In most commercial forms, asbestos looks like attic insulation -- a ball of thick fuzz. The individual asbestos fibers that are released into the air are microscopic. The U.S. government defines asbestos as a naturally occurring group of fibrous minerals that are very strong, can be woven, and resist heat and most chemicals [source: EPA]. The current federal definition includes these classes of asbestos:
- Amphibole (with subsets:crocidolite, amosite, anthophyllite, tremolite and actinolite)
While both chrystotile and amphibole are known to cause respiratory diseases, the more durable, thinner strands of amphibole asbestos are considered more dangerous and more likely to cause mesothelioma (a form of cancer caused by asbestos) because they tend to stay in the lungs longer [source: Agency for Toxic Substances and Disease Registry]. However, the more flexible chrystotile asbestos is used in about 95 percent of all asbestos in commercial products and is still considered carcinogenic [source: Encyclopedia Britannica].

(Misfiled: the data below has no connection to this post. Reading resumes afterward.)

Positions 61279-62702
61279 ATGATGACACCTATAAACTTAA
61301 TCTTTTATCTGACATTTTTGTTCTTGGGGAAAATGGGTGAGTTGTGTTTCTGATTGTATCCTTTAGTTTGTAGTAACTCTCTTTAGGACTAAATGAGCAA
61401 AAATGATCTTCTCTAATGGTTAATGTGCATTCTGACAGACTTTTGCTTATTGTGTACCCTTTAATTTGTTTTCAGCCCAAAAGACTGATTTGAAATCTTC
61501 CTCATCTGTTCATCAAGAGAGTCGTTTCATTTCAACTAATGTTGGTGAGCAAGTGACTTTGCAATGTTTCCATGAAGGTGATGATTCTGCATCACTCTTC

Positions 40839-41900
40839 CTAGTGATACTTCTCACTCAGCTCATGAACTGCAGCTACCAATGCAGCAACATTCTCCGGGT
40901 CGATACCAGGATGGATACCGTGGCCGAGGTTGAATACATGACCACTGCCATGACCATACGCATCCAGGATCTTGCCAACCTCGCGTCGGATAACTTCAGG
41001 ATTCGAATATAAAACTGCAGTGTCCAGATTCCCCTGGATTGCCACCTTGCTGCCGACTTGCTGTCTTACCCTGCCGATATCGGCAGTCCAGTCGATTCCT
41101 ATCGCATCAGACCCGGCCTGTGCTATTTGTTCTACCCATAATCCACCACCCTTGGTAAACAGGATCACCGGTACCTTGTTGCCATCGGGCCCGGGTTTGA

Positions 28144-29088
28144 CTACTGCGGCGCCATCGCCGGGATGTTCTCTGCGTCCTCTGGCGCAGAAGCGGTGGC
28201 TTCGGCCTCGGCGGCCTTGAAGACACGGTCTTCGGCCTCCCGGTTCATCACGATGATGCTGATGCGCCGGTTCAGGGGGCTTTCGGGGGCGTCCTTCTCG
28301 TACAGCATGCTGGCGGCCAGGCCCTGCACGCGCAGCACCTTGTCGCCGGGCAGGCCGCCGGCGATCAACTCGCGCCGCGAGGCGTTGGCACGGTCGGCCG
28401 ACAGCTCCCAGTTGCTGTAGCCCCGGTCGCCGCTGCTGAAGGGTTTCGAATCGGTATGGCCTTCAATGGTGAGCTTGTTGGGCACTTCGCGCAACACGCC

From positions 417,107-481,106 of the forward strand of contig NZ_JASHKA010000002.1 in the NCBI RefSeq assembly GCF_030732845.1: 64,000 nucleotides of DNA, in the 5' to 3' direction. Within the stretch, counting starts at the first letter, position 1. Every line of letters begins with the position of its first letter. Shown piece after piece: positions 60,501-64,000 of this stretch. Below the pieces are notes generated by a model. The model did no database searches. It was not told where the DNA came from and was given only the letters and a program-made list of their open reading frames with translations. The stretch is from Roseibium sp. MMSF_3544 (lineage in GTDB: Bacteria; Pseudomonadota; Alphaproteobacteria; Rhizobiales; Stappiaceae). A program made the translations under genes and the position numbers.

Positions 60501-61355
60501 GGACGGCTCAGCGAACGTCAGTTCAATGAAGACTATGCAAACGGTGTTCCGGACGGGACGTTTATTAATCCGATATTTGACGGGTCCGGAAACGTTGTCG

Asbestos has been used for thousands of years, dating as far back as the ancient Greeks. Its durability and ability to withstand heat and erosion made it attractive to builders, and it was even used in some clothing because of its fire-resistant qualities. Modern asbestos production began in 1868 through mining deposits [source: Encyclopedia Britannica].
Reports of long-term harmful effects of asbestos exposure began appearing in the 1970s, although dangers associated with asbestos were suspected decades earlier. In 1989, the U.S. government issued a ban on products containing asbestos. This regulation was overturned in 1991, but certain products were still banned, as were "new uses" of asbestos [source: EPA]. So where do we find asbestos? Read on to find out.